Diagnostic Reading #33: Five “Must Read” Articles on HIT and Radiology

Making headlines: patient portals and radiologists have a role in patient centered care

Picture of patient holding a wireless detector on his knee

Diagnostic Reading summarizes the week’s top news in health IT and radiology.

This week’s articles include: the importance of patient engagement and successful use of online tools; predicting no shows in radiology; radiologists and their part in effective physician-patient communication; what it takes to succeed in cybersecurity; and radiologists’ important role in a new Alzheimer’s treatment study.

What functionalities should patient portal tools have to succeed?  – HIT Consultant.net

Although most hospitals experience dismal usage of patient portals—due to lack of both EHR interoperability and patient-desired features—the growth of other engagement solutions such as remote patient monitoring has transformed healthcare for many people. Patient engagement, once considered a lower priority in healthcare IT, is increasing in importance. Consequently, our population’s comfort with online tools will likely increase patient portal usage more once robust features/functionalities, easy usability, and effective promotion become the norm. Continue reading

Clinical Informatics Applications in Radiology

Medical imaging and radiologic technologists remain frontrunners in changing healthcare paradigm

Illustration of head full of data

Rad techs are frontrunners in changing healthcare paradigm

The evolution and integration of clinical informatics platforms and applications in radiology departments is happening faster than we realize. It is imperative for Radiologic Technologists (RTs) to fully understand the impact and significance of the emerging health information technologies being used in medical imaging in order to provide quality patient-centered care and have greater insight into the bigger picture of healthcare’s future.

Digital imaging, alongside electronic health records (EHRs), has been at the forefront for some time. Also, the role of imaging informatics in radiology departments has proven beneficial in the care of the patient.  Radiologic Technologists utilize very technical equipment to produce medical images and clinical informatics platforms and/or applications to serve and care for patients. RTs continuing adoption of technology adds to their continued relevance in the healthcare system. Continue reading

Diagnostic Reading #32: Five “Must Read” Articles on HIT and Radiology

In the news this week: articles for radiologists new to the profession as well as seasoned HIT professionals

Picture of radiographer dictating while reading a radiograph

This week’s articles include: radiation is not the only risk for pediatric patients; AI learns to predict schizophrenia from MRI brain scan; role of healthcare data governance in big data analytics; tips on how to select the right EHR replacement vendor and system; and Radiology Nation provides tools for radiologists in training.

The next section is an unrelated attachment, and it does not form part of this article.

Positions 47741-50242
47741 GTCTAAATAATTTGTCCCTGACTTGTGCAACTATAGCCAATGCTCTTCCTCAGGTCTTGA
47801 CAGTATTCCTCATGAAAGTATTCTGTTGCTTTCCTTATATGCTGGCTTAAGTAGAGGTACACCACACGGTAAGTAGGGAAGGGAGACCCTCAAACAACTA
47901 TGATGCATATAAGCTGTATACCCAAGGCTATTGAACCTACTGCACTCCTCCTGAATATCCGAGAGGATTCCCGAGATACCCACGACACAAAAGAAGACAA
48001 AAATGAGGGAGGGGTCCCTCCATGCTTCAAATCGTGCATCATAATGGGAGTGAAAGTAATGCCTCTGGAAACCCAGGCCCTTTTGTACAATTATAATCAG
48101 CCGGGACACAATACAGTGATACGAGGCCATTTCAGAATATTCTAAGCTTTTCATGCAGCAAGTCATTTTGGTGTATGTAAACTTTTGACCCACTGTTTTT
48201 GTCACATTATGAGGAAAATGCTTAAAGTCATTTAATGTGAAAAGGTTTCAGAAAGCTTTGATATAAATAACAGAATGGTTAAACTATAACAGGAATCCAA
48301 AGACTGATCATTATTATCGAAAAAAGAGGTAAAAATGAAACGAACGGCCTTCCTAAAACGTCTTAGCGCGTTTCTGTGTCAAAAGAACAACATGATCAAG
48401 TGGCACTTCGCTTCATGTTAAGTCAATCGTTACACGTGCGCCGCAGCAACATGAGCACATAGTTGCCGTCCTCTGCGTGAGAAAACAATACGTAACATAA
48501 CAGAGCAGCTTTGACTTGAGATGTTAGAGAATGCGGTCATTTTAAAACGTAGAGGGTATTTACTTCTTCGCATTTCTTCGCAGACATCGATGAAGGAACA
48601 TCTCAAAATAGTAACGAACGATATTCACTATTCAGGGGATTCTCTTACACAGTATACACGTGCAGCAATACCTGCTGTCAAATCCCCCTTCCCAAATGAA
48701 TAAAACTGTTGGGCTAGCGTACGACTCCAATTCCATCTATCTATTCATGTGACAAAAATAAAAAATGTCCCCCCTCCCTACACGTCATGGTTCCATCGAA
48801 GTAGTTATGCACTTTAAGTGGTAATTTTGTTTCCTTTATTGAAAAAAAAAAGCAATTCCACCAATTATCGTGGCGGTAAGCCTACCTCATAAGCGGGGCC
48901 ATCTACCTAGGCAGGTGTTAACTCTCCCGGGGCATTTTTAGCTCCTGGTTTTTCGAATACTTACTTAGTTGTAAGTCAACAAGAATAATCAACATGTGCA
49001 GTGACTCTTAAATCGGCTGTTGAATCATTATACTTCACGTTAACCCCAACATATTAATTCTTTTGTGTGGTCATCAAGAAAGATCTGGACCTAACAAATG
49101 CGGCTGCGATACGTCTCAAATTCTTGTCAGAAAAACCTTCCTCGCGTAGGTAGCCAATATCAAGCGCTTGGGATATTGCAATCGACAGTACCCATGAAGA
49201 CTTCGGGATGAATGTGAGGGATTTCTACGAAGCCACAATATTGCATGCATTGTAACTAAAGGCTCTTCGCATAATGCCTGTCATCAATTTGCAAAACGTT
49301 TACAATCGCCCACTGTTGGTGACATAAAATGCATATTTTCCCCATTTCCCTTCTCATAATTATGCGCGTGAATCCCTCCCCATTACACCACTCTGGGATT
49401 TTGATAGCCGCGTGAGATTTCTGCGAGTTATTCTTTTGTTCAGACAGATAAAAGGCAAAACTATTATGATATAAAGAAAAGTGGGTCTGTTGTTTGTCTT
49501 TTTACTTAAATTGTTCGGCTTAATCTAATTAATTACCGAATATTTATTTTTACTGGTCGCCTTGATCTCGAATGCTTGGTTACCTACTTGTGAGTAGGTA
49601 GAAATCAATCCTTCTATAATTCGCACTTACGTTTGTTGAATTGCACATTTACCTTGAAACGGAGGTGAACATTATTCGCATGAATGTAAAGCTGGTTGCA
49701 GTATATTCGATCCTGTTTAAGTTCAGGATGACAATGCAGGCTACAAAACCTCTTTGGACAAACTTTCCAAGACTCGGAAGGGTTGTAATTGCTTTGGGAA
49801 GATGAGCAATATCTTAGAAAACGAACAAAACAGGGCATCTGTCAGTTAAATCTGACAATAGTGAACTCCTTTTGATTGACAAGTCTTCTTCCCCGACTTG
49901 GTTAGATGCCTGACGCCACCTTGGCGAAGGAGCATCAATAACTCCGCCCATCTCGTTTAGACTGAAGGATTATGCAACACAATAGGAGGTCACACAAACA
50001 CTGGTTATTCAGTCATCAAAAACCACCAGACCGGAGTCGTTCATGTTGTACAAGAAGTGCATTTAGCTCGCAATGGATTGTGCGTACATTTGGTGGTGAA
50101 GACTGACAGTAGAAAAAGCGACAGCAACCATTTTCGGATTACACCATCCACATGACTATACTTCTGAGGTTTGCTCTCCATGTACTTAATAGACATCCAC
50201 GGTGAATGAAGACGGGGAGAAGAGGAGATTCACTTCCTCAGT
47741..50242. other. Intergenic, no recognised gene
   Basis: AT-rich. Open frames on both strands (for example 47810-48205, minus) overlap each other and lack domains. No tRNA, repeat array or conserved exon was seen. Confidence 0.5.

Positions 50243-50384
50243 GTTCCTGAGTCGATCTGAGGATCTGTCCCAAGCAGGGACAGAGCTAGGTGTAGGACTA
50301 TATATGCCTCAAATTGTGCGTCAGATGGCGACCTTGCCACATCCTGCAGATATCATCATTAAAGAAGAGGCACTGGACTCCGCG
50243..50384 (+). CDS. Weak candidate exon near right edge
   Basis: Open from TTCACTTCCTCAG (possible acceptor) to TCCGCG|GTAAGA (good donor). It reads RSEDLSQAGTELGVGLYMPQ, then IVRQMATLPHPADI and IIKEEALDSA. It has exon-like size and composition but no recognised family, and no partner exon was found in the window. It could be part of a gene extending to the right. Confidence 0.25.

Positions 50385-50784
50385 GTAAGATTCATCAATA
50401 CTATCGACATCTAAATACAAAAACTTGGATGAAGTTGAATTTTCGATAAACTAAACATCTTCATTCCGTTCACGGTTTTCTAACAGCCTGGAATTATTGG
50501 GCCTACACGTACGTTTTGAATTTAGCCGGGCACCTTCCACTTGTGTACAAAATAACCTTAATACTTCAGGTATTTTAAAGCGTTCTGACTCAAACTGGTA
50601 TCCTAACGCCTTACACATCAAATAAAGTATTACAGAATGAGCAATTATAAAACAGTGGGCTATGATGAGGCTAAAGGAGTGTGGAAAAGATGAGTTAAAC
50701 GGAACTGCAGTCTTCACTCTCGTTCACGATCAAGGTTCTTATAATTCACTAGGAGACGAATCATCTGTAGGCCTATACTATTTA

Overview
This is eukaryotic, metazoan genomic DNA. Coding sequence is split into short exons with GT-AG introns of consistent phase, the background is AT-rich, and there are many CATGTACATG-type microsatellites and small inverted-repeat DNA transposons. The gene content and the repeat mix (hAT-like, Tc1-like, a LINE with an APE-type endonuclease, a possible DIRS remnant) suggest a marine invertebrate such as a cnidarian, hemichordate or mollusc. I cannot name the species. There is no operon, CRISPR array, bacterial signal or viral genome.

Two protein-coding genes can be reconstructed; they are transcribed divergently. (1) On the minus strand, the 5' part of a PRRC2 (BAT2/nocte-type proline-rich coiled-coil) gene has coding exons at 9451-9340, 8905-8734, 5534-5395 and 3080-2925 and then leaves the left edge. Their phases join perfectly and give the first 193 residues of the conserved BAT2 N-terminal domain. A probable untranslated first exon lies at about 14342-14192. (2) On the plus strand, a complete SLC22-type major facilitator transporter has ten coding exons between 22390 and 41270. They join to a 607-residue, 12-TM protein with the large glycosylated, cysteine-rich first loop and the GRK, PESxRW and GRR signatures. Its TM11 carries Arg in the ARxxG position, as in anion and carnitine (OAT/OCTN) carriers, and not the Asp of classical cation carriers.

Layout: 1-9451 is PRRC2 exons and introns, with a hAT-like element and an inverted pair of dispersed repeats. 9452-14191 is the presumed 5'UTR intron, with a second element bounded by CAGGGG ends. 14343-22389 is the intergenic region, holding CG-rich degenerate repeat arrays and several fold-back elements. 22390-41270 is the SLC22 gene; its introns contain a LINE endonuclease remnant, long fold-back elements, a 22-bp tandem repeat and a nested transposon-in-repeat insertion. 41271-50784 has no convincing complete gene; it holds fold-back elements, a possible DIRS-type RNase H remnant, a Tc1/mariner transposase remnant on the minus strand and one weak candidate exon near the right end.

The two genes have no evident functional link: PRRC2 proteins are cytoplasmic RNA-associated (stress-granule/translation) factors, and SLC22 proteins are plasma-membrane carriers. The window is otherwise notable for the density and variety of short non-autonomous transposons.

Radiation not the only risk to consider when imaging pediatric patients – Radiology Business

When managing the care of pediatric patients, both referring physicians and radiologists know it’s important to consider the risks associated with radiation exposure. But according to a recent article in JACR, focusing too much on those risks and not considering other key factors can end up potentially harming the patient.

AI ‘learns’ to predict schizophrenia from brain MRI – Radiology Business

A collaborative effort between IBM and the University of Alberta in Canada has produced artificial intelligence and machine learning algorithms that are able to examine MRI exams and predict schizophrenia with 74 percent accuracy. The retrospective analysis also showed the technology was able to determine the severity of symptoms by examining activity in various regions of the brain. Continue reading

El Físico Médico en Radiología

Dra. María Luisa Chapel: “El físico médico es una figura imprescindible en la medicina radiológica actual”

Recientemente se han cumplido dos años desde que María Luisa Chapel, responsable del Servicio de Radiofísica y Protección Radiológica del Hospital Universitario Ntra. Sra. de Candelaria (Tenerife),  ocupase la presidencia de la Sociedad Española de Física Médica  (SEFM). La elección de Chapel, tuvo lugar en 2015 durante el congreso anual de esta sociedad científica celebrado en Valencia.

Chapel lleva más de 25 años trabajando  en el mundo  hospitalario y casi 20 como especialista en Radiofísica Hospitalaria; de hecho, desde la creación de la especialidad. La presidenta de la SEFM advierte que la Física Médica es una de las grandes desconocidas del mundo sanitario, tanto por parte del propio sector como de los pacientes, que no conocen “el trabajo que realizamos dentro de los hospitales”. En este sentido, considera que “debe apostarse por divulgar de forma amplia y comprensible, a la par que rigurosa, la profesión y la física médica”.

Everything Rad le ha entrevistado para que nos explique los cambios y las tendencias en el área de la física médica y, en qué medida, estos y otros avances van a contribuir al desarrollo futuro del diagnóstico por imagen y del cuidado del paciente. Continue reading

Diagnostic Reading #31: Five “Must Read” Articles on HIT and Radiology

Medical record storage, over-recommended mammograms, and point-of-care ultrasound are in the news

Picture of patient holding a wireless detector on his knee